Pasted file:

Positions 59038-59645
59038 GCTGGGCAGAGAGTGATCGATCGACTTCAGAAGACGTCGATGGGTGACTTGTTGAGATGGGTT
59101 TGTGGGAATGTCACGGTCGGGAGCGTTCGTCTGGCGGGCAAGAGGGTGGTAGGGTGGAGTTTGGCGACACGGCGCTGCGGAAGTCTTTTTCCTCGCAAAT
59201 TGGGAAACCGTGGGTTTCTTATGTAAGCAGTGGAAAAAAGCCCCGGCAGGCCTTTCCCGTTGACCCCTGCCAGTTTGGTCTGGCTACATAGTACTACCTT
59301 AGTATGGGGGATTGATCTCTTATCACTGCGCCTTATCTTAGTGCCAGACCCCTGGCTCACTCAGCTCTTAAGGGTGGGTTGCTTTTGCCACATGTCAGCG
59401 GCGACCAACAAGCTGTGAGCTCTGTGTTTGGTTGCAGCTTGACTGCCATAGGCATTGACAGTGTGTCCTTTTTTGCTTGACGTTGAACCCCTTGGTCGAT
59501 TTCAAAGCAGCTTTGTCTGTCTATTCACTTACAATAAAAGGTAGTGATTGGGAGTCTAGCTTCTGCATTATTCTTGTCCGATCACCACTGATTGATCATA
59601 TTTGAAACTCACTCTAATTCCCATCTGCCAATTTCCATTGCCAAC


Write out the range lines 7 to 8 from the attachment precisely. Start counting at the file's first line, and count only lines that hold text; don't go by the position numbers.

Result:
59501 TTCAAAGCAGCTTTGTCTGTCTATTCACTTACAATAAAAGGTAGTGATTGGGAGTCTAGCTTCTGCATTATTCTTGTCCGATCACCACTGATTGATCATA
59601 TTTGAAACTCACTCTAATTCCCATCTGCCAATTTCCATTGCCAAC